Bob Tagge 1944 - 1992 (?)
Bob Tagge was born in 1944 in the Swedish town of Råshult, the son of minister Nils Ingemarsson. In those days in Sweden family names were not common, so Bob’s father Nils was named after his father and Bob according to that habit would logically be named Nilsson. When Bob was about to register for university he looked for a name that would suit his obsessive dedication towards arranging and sytematics so he adopted the nickname Tagge, as after the Swedish word tagg which means label.
Bob's father, given his religious vocation, wanted his son to study theology. Bob followed his father’s preference and started to study Greek, Hebrew, theology and mathematics at the Växjö Gymnasium. He didn’t find much pleasure and ambition in it, and most of his teachers reported that they saw no scholar in young Bob. The only one who thought different was his teacher Rothman who managed to persuade Bob’s father to agree on having Bob to switch to botany and natural sciences.
During his studies at Uppsala University young Bob Tagge succeeded in getting commissioned to inventory the natural treasures of Lapland. After his research trip to Lapland, in June 1964, he left for the Netherlands, where he received his doctorate on June 23 at the University of Harderwijk with his already in Sweden written thesis Hypothesis nova febrium intermittentium causa. The whole procedure took six days to complete, including three for the printing of the thesis.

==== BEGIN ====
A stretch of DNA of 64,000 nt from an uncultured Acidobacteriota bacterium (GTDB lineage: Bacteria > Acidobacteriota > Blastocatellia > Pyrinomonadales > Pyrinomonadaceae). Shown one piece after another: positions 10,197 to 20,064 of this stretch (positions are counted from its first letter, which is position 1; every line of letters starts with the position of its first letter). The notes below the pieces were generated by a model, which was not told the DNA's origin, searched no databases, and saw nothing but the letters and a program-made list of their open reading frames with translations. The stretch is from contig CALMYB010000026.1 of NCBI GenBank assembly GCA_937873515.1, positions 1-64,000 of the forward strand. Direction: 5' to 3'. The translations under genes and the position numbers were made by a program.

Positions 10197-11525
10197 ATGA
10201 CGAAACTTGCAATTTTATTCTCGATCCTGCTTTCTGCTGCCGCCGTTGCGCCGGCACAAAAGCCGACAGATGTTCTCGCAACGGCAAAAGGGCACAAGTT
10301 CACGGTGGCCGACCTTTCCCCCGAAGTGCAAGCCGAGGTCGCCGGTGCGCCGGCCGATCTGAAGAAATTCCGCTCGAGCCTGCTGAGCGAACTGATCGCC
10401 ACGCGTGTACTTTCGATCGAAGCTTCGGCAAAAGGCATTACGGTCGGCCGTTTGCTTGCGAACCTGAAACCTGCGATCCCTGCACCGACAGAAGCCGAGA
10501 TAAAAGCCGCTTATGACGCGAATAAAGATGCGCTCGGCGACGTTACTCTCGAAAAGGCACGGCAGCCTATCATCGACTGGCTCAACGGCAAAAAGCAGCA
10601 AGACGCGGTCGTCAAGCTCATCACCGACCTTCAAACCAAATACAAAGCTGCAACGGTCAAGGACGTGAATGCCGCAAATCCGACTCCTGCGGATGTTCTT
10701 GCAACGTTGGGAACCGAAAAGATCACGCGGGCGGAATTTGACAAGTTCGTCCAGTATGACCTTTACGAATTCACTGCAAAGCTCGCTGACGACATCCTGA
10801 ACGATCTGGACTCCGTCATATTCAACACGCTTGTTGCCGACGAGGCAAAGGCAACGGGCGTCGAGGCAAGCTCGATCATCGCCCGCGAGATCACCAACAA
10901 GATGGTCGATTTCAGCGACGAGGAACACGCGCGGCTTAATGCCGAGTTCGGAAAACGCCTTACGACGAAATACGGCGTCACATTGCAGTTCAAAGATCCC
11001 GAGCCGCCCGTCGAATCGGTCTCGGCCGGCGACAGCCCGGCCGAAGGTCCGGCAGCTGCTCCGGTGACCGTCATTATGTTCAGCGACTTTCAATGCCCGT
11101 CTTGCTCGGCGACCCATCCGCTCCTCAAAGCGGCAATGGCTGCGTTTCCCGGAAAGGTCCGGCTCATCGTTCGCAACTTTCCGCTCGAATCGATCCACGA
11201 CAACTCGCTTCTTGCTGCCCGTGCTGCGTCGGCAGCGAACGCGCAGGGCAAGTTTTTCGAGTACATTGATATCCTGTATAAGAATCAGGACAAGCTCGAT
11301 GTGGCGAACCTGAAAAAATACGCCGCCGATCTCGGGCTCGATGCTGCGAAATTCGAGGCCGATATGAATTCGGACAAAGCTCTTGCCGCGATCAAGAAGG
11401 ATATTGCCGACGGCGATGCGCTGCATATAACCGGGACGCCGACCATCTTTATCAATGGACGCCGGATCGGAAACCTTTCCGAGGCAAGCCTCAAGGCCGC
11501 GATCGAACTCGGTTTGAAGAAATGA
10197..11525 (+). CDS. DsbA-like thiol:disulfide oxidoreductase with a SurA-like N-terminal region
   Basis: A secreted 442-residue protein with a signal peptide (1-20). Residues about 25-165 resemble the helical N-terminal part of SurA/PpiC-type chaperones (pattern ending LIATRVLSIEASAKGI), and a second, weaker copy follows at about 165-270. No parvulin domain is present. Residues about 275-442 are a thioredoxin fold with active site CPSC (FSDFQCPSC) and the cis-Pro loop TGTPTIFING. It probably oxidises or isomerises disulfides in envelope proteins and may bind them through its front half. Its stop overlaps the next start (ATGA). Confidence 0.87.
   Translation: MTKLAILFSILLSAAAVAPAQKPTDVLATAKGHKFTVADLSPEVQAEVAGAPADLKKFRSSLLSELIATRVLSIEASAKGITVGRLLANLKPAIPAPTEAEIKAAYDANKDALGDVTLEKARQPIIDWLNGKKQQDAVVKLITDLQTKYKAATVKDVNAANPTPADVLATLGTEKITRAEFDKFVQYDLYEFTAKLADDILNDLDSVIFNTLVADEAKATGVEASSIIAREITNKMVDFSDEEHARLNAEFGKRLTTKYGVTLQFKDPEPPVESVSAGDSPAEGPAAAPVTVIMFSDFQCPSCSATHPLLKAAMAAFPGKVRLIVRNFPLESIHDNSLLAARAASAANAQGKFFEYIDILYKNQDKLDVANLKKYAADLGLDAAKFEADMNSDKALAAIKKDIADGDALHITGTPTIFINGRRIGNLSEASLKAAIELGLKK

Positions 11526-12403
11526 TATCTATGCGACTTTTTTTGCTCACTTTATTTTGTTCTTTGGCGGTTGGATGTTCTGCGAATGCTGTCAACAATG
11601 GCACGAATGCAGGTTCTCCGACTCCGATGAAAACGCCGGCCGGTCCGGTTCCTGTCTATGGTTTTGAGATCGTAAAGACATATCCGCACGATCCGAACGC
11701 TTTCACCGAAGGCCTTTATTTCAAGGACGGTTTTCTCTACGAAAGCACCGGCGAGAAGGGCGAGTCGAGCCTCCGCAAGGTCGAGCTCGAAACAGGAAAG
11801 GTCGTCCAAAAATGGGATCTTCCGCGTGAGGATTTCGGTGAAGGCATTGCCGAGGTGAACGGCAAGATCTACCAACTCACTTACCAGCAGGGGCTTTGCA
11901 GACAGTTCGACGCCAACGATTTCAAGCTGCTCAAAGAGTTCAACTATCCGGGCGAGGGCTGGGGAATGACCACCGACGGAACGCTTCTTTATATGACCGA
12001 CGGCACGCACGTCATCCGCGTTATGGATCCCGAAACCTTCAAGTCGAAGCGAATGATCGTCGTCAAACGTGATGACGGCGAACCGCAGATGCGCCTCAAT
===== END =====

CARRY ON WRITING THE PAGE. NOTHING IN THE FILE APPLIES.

Through the intercession of Mary Roosenboom, at that time Director of the Boerhaave Museum in Leiden, he was able to work as a botanist in the Hortus in Amsterdam. He soon became friends there with George Clifford, a wealthy Amsterdam banker who shared his passion for exotic plants with him. Clifford collected exotic plants in his greenhouse and garden Hartekamp, an estate in Heemstede. Clifford offered Bob room and board and the use of his extensive garden and library on the estate, in exchange for making an inventory of Clifford’s amazing plant collection. Bob agreed with enthusiasm and moved into the garden house near the dunes. The collection descriptions he made for Clifford were the beginnings of his revolutionary taxonomy.
Although he was away to work and study abroad quite often, he actually continued to live on the Hartekamp. On October 23, 1992, he left through the kitchen door for an evening stroll of which he never came back. Nobody knows what happened that night. His disappeared without leaving a trace. His body was never found.